All three suspects in the murder of a British student in Italy were remanded in custody on Friday by an investigating magistrate whose order, leaked to the media, painted a lurid picture of debauchery and depredation.
The US roommate of Briton Meredith Kercher is thought to have arranged a tryst with a bartender that ended in her murder, according to a scenario described in Claudia Metteini's order.
Enough evidence exists against the bartender, Congolese immigrant Lumumba Diya, the roommate Amanda Knox and her boyfriend, Italian Raffaele Sollecito, to justify their continued detention, Metteini ruled.
When the three appeared before Metteini on Thursday, Diya and Solleciti offered alibis, while Knox claimed her right to remain silent.
The three face charges of aggravated homicide and sexual assault in the death of 21-year-old Kercher, who was found with her throat slit on Nov. 2 after what police called a "sexually motivated" attack.
Press reports said Metteini's order contained a reconstruction of the events leading up to the murder, starting with Knox, 20, and Sollecito, 24, spending the afternoon smoking hashish.
She received a text message from Diya, 38, confirming a rendezvous that evening. She replied saying that she would set up an encounter with Kercher, with whom Diya was in love.
Knox and Sollecito met up with Diya and went to the apartment Knox shared with Kercher and two Italian women.
Investigators surmise that Kercher and Diya went into her bedroom and "something went wrong," according to the leaked court order, which was detailed by the Italian news agency ANSA.
The order suggested Sollecito -- described as bored and hungry for "strong emotions" -- entered the room and the two men asked something of Kercher that she refused.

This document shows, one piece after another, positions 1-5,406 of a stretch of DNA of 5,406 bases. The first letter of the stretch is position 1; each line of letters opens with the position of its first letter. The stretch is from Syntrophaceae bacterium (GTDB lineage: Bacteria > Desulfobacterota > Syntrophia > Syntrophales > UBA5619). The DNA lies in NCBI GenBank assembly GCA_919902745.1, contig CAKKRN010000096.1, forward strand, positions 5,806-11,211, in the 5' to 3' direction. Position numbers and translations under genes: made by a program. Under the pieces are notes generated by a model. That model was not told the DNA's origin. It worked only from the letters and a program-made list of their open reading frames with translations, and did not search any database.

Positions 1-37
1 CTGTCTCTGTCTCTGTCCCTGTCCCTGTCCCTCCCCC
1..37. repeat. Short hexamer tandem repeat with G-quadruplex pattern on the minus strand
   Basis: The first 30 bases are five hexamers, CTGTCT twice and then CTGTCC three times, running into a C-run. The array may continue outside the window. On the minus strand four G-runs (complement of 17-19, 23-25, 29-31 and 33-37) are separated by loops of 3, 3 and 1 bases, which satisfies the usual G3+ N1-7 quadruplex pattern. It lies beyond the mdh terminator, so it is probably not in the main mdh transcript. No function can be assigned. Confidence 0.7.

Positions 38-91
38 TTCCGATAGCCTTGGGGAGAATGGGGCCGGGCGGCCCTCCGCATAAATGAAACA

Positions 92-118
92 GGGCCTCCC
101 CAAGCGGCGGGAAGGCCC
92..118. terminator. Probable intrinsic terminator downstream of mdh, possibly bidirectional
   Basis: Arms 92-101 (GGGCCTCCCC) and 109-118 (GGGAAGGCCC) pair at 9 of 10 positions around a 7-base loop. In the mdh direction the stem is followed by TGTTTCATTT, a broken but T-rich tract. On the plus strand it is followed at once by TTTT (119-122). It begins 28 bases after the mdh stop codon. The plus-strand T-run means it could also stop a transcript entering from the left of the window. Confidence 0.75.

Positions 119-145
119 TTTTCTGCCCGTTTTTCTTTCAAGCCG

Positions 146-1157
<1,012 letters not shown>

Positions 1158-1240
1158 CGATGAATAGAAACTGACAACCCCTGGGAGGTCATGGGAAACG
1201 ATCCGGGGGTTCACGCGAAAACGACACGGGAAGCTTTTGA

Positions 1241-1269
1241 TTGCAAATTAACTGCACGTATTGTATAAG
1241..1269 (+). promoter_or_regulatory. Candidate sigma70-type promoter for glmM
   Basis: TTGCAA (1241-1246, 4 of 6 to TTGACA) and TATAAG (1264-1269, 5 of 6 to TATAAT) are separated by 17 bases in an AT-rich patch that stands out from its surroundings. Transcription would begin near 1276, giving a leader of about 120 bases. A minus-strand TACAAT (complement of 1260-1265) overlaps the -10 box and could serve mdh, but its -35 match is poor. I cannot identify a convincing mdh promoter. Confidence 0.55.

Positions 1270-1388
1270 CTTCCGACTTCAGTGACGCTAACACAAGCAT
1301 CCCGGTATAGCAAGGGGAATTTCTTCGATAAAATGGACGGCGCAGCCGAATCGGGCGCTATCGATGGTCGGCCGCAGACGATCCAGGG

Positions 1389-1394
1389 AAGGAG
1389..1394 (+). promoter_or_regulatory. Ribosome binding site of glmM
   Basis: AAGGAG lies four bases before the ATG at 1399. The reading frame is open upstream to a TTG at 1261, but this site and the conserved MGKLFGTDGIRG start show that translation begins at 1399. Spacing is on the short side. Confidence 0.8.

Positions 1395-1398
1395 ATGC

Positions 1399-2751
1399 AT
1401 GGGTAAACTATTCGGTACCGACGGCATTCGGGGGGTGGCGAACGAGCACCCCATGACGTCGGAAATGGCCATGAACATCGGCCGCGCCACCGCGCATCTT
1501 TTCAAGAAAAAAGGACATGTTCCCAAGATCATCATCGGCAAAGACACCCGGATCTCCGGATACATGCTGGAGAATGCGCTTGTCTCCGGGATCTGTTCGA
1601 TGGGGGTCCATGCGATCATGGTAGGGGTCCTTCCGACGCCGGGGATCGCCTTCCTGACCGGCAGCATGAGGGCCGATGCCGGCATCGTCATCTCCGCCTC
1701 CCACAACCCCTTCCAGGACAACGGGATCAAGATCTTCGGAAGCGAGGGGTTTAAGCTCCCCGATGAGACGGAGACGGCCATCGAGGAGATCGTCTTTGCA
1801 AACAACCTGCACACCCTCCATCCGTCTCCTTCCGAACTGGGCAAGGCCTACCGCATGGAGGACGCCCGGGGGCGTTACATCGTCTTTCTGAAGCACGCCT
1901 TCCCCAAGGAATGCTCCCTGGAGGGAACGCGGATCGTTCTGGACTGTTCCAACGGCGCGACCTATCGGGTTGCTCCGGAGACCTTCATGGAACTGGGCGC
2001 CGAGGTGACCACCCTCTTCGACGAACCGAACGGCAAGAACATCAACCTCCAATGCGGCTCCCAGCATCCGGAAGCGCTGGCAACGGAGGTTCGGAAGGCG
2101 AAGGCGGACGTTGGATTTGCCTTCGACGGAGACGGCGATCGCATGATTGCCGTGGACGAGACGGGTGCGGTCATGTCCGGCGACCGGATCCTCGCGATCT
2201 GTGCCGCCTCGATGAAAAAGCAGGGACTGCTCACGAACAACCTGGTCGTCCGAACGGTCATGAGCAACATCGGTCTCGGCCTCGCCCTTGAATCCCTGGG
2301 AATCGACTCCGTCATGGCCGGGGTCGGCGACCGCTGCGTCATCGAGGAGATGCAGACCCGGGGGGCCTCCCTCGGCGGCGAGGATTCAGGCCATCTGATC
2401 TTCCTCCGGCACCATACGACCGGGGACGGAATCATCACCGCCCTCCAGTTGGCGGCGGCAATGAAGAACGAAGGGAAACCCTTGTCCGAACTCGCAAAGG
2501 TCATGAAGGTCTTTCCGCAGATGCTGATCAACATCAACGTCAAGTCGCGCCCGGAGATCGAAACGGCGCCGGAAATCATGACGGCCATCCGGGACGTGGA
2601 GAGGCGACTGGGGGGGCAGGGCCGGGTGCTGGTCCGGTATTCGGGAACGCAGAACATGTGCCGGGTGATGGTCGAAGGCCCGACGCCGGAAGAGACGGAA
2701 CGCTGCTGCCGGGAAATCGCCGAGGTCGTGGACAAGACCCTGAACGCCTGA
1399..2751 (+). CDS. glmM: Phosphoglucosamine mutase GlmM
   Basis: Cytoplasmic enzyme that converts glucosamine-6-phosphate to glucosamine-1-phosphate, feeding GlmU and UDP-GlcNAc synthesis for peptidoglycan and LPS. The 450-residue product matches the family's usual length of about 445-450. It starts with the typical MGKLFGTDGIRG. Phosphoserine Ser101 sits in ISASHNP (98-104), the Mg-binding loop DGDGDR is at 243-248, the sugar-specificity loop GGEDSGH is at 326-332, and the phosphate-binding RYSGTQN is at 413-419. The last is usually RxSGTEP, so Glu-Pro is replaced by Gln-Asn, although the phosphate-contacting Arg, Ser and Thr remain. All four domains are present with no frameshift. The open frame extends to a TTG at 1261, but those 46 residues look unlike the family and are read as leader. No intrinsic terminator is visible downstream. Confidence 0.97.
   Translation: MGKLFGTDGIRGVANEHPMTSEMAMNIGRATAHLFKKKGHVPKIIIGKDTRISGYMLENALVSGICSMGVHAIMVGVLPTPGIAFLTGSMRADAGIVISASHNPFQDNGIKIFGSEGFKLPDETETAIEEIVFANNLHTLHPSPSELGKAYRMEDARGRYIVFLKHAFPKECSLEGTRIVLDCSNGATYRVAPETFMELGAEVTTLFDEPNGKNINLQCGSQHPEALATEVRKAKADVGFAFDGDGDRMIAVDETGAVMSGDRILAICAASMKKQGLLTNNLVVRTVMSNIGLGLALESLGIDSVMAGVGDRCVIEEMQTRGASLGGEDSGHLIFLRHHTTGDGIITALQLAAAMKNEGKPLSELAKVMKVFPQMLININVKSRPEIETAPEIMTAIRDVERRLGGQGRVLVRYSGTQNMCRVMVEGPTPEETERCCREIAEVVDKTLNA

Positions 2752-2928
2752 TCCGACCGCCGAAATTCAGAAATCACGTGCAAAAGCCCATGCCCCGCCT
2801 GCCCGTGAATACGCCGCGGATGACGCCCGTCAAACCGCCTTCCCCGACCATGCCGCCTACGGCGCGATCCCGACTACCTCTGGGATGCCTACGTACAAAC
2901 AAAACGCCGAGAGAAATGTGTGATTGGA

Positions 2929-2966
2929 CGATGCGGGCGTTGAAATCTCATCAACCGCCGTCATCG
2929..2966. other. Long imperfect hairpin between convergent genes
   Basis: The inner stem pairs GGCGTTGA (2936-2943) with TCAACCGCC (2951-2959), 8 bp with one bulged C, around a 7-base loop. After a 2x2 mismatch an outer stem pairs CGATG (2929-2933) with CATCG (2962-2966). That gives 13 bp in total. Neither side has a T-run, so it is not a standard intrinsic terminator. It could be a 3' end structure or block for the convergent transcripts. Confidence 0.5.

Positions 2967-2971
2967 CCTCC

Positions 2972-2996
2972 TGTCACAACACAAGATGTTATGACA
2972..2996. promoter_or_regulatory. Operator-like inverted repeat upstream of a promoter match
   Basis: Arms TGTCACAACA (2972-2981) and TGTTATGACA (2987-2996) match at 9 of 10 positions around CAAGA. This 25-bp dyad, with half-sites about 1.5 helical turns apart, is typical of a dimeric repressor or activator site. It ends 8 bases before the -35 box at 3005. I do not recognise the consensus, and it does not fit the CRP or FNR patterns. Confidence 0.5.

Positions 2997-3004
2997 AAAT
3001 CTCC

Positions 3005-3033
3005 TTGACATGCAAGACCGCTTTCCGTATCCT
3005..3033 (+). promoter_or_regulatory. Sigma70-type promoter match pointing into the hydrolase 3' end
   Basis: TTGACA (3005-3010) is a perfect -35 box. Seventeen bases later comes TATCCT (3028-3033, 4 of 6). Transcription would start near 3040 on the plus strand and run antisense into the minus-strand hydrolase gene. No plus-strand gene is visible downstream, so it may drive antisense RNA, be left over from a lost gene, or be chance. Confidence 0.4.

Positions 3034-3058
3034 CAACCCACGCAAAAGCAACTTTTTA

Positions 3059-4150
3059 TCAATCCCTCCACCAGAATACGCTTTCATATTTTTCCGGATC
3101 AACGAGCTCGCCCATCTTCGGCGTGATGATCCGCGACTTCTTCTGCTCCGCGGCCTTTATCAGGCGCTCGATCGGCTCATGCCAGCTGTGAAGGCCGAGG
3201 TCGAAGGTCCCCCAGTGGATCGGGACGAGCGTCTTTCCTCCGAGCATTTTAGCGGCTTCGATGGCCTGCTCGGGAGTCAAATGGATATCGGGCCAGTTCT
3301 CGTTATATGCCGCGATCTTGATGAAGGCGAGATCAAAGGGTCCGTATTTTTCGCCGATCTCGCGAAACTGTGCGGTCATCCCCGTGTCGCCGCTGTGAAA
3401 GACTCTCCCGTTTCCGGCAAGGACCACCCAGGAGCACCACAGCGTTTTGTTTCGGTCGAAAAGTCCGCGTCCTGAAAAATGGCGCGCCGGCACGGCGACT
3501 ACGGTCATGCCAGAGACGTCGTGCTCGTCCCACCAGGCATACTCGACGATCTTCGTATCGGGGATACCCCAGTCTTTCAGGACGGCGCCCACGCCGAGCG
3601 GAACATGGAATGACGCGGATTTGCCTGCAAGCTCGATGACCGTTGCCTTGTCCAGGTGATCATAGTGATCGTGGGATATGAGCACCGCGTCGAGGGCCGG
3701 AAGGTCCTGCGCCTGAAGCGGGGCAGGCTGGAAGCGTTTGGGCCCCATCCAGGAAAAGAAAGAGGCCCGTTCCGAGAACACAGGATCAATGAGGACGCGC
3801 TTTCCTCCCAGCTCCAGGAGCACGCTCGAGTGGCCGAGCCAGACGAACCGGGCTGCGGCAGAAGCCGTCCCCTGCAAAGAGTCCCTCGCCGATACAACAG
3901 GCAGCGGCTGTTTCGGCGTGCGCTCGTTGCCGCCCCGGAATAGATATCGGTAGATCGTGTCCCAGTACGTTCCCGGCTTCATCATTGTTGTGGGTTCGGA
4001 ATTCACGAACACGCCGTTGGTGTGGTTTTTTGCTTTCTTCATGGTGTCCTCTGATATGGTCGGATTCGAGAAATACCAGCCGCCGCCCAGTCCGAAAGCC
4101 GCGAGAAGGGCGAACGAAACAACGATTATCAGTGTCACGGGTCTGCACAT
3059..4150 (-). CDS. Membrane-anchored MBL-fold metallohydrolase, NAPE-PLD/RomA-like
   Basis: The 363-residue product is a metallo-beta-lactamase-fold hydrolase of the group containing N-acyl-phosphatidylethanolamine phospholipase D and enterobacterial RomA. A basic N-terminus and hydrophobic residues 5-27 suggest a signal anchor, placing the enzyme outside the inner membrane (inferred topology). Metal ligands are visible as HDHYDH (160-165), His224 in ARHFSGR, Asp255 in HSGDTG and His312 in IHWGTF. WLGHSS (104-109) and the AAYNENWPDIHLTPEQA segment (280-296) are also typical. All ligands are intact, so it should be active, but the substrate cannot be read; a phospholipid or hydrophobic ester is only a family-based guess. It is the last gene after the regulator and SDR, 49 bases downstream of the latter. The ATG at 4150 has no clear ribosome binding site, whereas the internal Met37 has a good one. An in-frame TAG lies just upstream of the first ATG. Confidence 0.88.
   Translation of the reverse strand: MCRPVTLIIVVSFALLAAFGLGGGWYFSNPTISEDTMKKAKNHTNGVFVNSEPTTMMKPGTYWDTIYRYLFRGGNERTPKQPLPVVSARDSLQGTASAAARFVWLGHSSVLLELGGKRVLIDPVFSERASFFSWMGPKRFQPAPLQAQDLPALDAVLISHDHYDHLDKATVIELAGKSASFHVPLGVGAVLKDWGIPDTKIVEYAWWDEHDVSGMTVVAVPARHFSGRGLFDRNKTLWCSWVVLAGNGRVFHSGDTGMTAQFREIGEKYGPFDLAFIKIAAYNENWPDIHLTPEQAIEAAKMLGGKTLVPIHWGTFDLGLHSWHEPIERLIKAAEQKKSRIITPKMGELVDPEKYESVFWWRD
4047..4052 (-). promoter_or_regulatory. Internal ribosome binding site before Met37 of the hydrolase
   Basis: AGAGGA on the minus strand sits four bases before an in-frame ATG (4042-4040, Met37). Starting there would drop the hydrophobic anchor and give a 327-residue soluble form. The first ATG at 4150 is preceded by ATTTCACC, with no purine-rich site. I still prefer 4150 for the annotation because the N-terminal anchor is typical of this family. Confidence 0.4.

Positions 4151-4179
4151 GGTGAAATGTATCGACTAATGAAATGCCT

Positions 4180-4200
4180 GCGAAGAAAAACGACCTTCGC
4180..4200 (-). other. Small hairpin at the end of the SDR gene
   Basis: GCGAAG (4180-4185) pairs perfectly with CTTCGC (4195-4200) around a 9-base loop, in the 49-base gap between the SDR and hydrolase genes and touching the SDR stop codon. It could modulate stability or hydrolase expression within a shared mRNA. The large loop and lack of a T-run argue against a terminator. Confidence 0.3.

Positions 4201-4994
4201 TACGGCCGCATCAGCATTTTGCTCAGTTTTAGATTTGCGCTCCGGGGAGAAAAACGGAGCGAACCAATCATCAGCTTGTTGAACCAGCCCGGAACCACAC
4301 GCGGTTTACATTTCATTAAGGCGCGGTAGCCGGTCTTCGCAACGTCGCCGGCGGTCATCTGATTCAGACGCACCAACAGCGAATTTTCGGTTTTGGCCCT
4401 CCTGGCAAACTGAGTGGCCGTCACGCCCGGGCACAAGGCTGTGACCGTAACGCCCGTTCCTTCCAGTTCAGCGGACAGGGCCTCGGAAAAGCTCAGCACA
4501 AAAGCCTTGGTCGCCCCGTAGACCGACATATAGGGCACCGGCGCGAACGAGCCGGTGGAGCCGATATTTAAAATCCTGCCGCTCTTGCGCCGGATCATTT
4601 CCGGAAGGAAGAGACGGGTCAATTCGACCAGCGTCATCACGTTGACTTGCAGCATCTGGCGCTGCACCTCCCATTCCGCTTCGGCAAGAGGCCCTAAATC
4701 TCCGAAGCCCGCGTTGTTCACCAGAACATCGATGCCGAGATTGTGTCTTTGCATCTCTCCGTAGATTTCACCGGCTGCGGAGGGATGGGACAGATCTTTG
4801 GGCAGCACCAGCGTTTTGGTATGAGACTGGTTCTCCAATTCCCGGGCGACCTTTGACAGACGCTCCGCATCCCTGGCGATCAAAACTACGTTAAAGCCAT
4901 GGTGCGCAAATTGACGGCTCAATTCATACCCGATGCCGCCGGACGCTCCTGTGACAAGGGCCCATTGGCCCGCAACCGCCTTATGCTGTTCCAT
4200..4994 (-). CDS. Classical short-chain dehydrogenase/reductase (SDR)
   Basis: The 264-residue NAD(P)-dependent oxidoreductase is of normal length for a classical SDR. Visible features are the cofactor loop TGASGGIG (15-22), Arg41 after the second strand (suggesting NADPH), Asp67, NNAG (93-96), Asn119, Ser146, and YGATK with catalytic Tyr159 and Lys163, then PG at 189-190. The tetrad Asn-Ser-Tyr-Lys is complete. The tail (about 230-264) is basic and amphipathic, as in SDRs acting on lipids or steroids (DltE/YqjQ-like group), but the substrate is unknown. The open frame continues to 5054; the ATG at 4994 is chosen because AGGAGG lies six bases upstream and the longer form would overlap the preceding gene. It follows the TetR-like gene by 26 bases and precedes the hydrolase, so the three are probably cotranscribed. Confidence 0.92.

Her throat was slit with the flick-knife that Sollecito always had on him, investigators surmise.
Diya, whom Knox accused of the murder, claimed that he was at his bar, called Le Chic, at the time, with witnesses and cash register records to prove it, press reports said.
A text message from Kercher to Diya on the evening of Nov. 1 reading "see you later" was not to be taken literally, he told the judge.
Knox of Seattle, Washington, had given police varying accounts of what transpired, but on Thursday remained silent.
For his part, Sollecito claimed to have been at home surfing the Internet. He also said he called his father in southern Bari that evening, but police reportedly have no record of such a call.
An imprint of a sports shoe in Kercher's blood matches the size and design of shoes police seized from Sollecito, reports said.
Police said that Kercher's assailants "apparently had a sexual motive," though initial autopsy results showed the Briton from south London had not been raped.
They have also said that the depth of the wound in Kercher's throat indicated that it was inflicted by a man, and that the bruises on her head suggested that she was restrained by one person while another beat her.